Mia, now ready to assume her role as princess of Genovia, has moved into the Royal Palace with her beautiful, wise grandmother Queen Clarisse. However, she soon learns her days as a princess are numbered--Mia's got to lose the tiara and immediately take the crown herself. As if getting ready to rule wasn't enough, the stakes for Mia have never been higher--with Genovian law stating that princesses must be married before being crowned, Mia's in for a parade of suitors who'd all like to be her king.
In the cardboard kingdom of Genovia, the setting for the new feature-length fairy tale "The Princess Diaries 2: Royal Engagement," the streets are as scrubbed of dirt and personality as a Disney theme park. A mythic European country where everyone speaks accented English by way of Britain, France and Brooklyn, Genovia is the adopted home of Princess Mia (Anne Hathaway), a one-time San Francisco teenager-turned-old-world pretender. Unlike Pinocchio, Mia doesn't hang her wish on just any star; she hangs it on the movie-made promise that every girl can find her inner princess and, like, you know, rule. Directed by Garry Marshall, who's been selling wish-fulfillment fantasies for years, most notably in "Pretty Woman," and written by Shonda Rhimes, "The Princess Diaries 2" combines a classic storybook scenario, in which the former ugly duckling refines her swan standing, with the usual self-help uplift. This time around, the princess who would be queen learns what the rest of us know already: happy movie endings generally come to those women who eat their independence and, in time, a wedding cake too. — Manohla Dargis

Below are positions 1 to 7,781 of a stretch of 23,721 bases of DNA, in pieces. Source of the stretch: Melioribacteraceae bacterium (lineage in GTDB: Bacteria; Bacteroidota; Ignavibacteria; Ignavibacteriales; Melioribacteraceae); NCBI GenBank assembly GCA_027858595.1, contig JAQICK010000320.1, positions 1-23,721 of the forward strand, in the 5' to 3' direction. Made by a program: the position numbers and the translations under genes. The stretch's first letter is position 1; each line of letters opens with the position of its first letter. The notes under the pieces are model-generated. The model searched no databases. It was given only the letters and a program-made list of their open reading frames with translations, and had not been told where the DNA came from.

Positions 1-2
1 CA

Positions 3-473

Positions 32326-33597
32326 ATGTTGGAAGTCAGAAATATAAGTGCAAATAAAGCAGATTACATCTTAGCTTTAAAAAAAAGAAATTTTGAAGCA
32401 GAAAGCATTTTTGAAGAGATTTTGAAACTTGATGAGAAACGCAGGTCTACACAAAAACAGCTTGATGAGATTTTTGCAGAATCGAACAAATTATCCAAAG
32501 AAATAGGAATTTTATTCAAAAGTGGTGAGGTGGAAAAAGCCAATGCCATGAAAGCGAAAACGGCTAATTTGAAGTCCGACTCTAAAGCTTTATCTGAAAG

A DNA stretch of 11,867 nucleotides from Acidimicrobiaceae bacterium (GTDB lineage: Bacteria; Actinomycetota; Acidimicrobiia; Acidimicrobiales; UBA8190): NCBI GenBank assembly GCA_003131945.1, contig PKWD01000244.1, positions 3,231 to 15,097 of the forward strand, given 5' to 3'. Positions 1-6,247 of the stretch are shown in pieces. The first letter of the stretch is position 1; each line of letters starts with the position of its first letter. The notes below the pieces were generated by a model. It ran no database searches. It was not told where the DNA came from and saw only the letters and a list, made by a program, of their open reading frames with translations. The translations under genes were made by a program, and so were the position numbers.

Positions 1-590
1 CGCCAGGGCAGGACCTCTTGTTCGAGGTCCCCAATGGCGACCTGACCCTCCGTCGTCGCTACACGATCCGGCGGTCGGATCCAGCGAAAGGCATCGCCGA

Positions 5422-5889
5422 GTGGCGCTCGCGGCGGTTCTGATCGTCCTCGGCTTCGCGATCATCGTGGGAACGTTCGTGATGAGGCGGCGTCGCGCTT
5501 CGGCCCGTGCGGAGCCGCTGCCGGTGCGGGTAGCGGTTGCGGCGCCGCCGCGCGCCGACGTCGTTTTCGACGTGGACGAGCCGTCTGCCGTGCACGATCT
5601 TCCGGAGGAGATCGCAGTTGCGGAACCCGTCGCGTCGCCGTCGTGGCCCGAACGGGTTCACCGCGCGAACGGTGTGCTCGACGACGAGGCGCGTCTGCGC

2004-08-11 | Manohla Dargis | Read the New York Times Review of The Princess Diaries 2: Royal Engagement